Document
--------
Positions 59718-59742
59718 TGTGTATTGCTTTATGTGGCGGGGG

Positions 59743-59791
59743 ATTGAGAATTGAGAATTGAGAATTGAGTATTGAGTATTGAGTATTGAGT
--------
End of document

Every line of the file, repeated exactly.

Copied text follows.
Positions 59718-59742
59718 TGTGTATTGCTTTATGTGGCGGGGG

Positions 59743-59791
59743 ATTGAGAATTGAGAATTGAGAATTGAGTATTGAGTATTGAGTATTGAGT